Baseball Prospectus obviously did just that, and found, physically, there was no reason for Harper not to be the GREATEST FREAKIN’ PLAYER WE’VE EVER SEEN!
OK, that’s a bit of hyperbole, but the worst they could find was that there is a slight chance the 6-foot-3, 225-pound Harper could get too big too early in life, and thus become slow and have little range in the field.
That wasn’t enough of a risk for the Nationals to turn him down. Sadly. Because it damn sure seems like he could stand to be taken down a notch or two.
To be fair to Harper, he has mega-super-duper-asshole-agent Scott Boras as an “adviser,” so he’s been able to learn arrogance at the feet of a master. Also, being the prodigy he is, Harper has had a wide clearance to be as much of a raging friggin’ asshole as he chooses to be.
Most teams let their superstars be any personality they want, at least for about a half decade or so like Boston did with their “oh, that’s just Manny being Manny” bullshit.
The bench warmers who are raging friggin’ assholes, on the other hand, are the ones who get tossed for their bad attitudes.
You might say that perhaps Bryce Harper’s parents should pull him aside and tell him to be a little nicer, and maybe they have.
But I’m sure a parent of any 19-year-old would say it’s an immense chore trying to stop their own child from being a raging friggin’ asshole, much less a child who has Scott Boras in his pocket and was at the top of the Major League Baseball draft.
Whether Harper’s raging friggin’ asshole act fizzles after he gets the big call-up to the show depends pretty much on one thing, and it is applicable even if your child is a raging friggin’ asshole making the superstar move up from 9-year-old basketball to 10-year-old basketball.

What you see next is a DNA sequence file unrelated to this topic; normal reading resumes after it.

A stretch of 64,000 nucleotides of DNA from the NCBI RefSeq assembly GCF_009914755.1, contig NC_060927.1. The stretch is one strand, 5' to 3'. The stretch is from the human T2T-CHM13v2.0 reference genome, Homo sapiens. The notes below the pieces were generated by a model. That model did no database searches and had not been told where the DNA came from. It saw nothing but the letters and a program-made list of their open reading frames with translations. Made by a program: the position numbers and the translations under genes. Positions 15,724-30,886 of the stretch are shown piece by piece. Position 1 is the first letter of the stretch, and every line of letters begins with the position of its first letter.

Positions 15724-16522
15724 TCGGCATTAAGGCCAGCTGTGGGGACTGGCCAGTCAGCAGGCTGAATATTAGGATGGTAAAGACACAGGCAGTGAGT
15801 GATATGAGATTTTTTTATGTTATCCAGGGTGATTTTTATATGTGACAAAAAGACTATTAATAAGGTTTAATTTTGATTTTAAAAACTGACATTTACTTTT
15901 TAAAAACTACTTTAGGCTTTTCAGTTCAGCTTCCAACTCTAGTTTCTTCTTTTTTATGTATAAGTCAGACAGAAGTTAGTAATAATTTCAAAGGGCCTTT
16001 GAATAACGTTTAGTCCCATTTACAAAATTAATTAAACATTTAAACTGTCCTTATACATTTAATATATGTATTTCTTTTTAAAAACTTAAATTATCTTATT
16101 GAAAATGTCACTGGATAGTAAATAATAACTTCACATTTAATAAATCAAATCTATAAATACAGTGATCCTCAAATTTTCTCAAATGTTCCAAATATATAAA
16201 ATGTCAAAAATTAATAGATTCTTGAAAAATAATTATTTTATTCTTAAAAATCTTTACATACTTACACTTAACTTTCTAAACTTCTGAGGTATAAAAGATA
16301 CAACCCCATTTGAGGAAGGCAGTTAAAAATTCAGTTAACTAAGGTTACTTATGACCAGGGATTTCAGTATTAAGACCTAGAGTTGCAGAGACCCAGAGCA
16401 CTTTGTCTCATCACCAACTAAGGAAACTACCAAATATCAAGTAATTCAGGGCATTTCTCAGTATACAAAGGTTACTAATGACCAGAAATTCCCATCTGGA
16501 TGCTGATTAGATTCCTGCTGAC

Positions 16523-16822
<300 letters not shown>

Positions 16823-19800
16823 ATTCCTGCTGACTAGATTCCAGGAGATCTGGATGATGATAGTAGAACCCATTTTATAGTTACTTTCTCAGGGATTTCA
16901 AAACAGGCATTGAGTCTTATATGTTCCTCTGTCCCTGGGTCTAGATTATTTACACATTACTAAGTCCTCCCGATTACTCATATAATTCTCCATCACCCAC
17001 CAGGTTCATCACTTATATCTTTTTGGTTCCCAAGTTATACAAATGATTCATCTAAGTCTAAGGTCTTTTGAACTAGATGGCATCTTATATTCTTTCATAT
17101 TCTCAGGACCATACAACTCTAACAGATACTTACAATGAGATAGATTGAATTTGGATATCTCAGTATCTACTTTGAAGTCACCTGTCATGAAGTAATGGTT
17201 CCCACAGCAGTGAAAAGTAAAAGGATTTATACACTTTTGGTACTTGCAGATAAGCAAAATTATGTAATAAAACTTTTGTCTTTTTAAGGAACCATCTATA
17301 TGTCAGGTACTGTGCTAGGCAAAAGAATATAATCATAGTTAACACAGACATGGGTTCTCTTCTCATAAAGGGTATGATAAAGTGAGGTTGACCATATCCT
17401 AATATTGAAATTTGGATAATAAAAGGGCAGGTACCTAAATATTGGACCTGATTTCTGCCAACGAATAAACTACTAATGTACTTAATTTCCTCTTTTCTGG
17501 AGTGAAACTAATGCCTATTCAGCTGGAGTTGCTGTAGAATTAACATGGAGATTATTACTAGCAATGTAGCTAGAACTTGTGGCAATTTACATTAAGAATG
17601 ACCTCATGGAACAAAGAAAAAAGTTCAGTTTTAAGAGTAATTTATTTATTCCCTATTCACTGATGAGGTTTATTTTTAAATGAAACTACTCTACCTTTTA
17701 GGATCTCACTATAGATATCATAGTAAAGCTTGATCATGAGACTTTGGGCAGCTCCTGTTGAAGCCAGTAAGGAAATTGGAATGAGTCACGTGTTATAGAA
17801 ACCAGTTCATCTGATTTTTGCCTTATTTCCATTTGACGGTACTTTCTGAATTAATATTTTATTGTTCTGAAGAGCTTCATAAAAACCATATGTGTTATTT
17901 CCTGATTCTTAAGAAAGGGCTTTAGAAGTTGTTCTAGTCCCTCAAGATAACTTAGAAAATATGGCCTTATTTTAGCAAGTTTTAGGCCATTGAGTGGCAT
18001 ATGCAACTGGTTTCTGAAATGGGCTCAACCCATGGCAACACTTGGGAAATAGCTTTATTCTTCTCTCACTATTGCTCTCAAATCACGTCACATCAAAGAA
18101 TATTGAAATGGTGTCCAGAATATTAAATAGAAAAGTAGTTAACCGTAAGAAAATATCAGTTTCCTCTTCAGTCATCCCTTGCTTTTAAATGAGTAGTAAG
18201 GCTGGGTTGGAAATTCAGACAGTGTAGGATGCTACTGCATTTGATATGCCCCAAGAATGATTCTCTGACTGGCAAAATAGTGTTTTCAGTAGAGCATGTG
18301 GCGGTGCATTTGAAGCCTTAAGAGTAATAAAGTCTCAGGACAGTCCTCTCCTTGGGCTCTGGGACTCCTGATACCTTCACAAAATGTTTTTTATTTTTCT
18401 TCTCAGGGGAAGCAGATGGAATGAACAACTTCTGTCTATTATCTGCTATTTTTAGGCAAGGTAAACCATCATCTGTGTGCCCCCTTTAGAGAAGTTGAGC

How will that attitude play out the first time Harper runs into hard times at the big league level, where the lights shine bright? That could be a hitting slump, a fielding slump, a teammate who is fighting to keep his own place as big dog of the roster, a coach who hates him and so on.
If Harper shows he can adjust and make it through a difficult time without completely melting down, he’ll do well, not only as a player, but also as a person with his teammates and coaches.
If not, then things could “get interesting”.
Some try to argue that one can also ask whether coaches and teammates believe Harper’s raging friggin’ asshole act is, in the end, good for the team. Michael Jordan was no picnic they say, but his teammates learned that if you did what he said, he would make you famous and win you championships.
This one I’m not buying into really.
Baseball isn’t like basketball, or even football, where one incredible player can put a team on his back and carry them to the promised land.
On the off occasion where it has happened it has always been a starting pitcher, a la Orel Hershiser at the end of 1988 and heading into the playoffs that year. While everyone chooses to remember the dramatic Kirk Gibson homerun form that year, it was “The Bulldog” that was absolutely phenomenal.
14 starts, 124.2 Innings Pitched. IP/Start 8.89 (yeah, you read that right), 10 Wins/1 Loss, 1 Save (in the NLCS when he snuck into the bullpen and warmed up on his own), only 73 Hits allowed, 9 Earned Runs yielded, 18 Walks vs 89 K’s and a microscopic ERA of 0.65.
A hitter cannot do that.
They can play a huge role. They can be the leader of a team. But they simply cannot command a game (or even an entire series) like a pitcher can.
If so, Albert Pujols would have 5 or 6 World Series rings so far in his career because THAT guy is not human. (Really Albert? Almost 2000 walks & extra base hits combined in your career and less than 650 K’s in that same period of time?)
Nope, when Harper gets to the pro level, there are going to be people who are well aware of this fact and they will be lining up for the chance to shove his raging friggin’ asshole act back down his throat.
And I for one, hope I get to see it firsthand.
UPDATE: Cole Hamels must have read my mind. In case you missed it, last night Mr. Hamels found himself in the ideal situation to send such a message. Two down, bases empty in the first inning. He did it the right way and didn’t go head hunting, but put one right in the kids ribs. Well, it would have been in the ribs had he not turned as much so it kind of got him in the small of the back. This then led to Nationals GM Mike Rizzo whinin’ & throwing quite the hissy fit.